The European Commission hopes that a radical shake-up of the rules governing the eurozone will be enough to prevent the single currency area facing further Greek-style debt crises in the future.
Jose Manuel Barroso, the Commission's president, said there was no choice but for these countries to submit to the toughest new rules on economic discipline since the single currency was launched in 1999.
Under proposals submitted yesterday by Mr Barroso, and Olli Rehn, the EU's monetary affairs commissioner, governments of eurozone countries would have to submit their budgets for inspection each year.
While the Commission would not have the power to force an individual member state to rewrite its budget, Mr Rehn said there would be much greater pressure on nations to adopt more realistic assumptions about growth, inflation and interest rates.
In addition, those with higher levels of debt will face particularly tough rules, which effectively force them to adopt budgets that mean borrowing begins to come down. There are also likely to be much stronger disciplinary measures for countries that breach the rules, including the possible suspension of EU voting rights.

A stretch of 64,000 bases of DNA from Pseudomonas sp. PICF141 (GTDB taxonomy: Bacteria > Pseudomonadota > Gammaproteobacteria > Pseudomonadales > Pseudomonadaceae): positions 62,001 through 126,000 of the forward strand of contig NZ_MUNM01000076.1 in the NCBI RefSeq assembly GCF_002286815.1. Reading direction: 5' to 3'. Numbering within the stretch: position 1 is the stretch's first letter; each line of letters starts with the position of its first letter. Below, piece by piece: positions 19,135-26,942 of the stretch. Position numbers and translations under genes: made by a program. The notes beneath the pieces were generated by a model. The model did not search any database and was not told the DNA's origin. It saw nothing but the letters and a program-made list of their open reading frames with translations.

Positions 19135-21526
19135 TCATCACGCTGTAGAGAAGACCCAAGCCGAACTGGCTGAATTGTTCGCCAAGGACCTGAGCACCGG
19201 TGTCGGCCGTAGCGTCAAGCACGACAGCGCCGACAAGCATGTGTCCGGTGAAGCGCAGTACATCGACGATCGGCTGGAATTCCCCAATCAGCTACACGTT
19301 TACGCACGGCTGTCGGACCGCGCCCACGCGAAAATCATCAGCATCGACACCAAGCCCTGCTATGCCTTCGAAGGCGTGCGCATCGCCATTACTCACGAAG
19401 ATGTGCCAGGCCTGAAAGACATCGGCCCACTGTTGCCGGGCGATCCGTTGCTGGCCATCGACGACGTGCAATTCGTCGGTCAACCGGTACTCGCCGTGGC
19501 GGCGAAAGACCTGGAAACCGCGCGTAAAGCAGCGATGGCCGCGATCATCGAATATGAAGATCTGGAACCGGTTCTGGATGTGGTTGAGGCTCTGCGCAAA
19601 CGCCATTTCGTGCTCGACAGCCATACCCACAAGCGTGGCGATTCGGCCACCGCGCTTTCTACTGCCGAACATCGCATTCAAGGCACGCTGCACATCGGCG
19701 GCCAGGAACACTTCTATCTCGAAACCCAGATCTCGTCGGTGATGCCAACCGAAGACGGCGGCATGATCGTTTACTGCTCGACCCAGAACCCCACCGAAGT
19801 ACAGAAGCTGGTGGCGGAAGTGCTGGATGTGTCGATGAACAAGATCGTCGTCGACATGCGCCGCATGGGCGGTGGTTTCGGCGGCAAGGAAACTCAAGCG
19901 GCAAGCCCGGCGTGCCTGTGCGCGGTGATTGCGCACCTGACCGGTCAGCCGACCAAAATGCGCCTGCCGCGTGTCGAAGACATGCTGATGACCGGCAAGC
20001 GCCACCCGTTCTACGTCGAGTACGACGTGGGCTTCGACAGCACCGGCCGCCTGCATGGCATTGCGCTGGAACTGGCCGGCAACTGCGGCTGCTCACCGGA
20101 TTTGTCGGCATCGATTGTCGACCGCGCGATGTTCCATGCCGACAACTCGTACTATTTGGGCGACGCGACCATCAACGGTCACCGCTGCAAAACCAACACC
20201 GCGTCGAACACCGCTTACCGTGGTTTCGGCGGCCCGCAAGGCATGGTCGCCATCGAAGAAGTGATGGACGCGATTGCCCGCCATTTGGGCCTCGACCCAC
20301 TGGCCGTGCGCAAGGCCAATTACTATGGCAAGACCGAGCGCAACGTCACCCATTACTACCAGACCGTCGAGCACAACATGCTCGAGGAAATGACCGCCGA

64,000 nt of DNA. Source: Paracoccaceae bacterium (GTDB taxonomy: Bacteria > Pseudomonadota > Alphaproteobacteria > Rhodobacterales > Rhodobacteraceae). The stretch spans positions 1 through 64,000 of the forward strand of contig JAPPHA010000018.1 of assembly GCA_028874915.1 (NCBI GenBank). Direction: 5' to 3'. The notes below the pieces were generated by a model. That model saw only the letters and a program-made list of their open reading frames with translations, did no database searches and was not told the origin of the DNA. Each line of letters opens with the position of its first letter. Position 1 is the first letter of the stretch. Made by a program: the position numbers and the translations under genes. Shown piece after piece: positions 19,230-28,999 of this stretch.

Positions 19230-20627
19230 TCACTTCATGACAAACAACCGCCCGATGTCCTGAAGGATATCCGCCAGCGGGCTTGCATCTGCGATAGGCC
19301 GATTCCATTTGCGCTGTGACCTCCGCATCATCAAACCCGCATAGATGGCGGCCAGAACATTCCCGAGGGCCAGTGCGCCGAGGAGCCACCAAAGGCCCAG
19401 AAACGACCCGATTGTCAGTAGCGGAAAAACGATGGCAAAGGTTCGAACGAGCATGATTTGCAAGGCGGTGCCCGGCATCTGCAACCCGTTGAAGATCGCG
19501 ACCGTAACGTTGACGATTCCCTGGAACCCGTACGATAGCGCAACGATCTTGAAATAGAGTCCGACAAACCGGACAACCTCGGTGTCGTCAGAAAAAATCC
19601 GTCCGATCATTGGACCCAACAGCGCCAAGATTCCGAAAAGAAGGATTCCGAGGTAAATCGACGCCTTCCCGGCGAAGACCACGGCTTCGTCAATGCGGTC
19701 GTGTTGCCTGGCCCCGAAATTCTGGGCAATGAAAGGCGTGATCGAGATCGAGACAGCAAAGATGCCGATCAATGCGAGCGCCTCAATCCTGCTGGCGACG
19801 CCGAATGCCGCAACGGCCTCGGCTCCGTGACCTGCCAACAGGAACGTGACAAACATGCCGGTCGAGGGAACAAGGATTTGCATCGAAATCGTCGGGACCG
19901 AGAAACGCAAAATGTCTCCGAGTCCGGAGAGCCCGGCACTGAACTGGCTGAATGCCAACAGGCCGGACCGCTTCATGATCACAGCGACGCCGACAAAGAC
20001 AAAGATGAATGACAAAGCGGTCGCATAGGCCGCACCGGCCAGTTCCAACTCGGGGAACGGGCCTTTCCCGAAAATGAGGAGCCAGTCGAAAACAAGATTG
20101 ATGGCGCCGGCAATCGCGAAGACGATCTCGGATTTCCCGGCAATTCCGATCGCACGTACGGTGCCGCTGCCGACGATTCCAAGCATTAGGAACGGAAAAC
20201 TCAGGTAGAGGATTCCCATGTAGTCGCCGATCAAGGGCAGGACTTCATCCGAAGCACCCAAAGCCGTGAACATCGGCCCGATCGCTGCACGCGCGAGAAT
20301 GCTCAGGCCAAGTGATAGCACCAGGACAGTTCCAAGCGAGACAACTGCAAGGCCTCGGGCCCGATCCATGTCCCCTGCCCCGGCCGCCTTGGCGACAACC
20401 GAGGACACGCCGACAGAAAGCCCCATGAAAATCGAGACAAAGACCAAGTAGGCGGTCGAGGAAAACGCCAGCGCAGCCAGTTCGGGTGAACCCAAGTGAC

"We must show that we are serious about the more fundamental reforms that are needed," said Mr Barroso. "We must now get to the root of the problem."
The proposals are likely to meet some resistance. While members of the single currency zone have given up their powers over monetary policy – in particular the setting of interest rates – to the European Central Bank, moves towards an "economic government" for Europe will be resisted, particularly by nations that would feel vulnerable to the power of Germany, the most financially strong eurozone member.Reuse content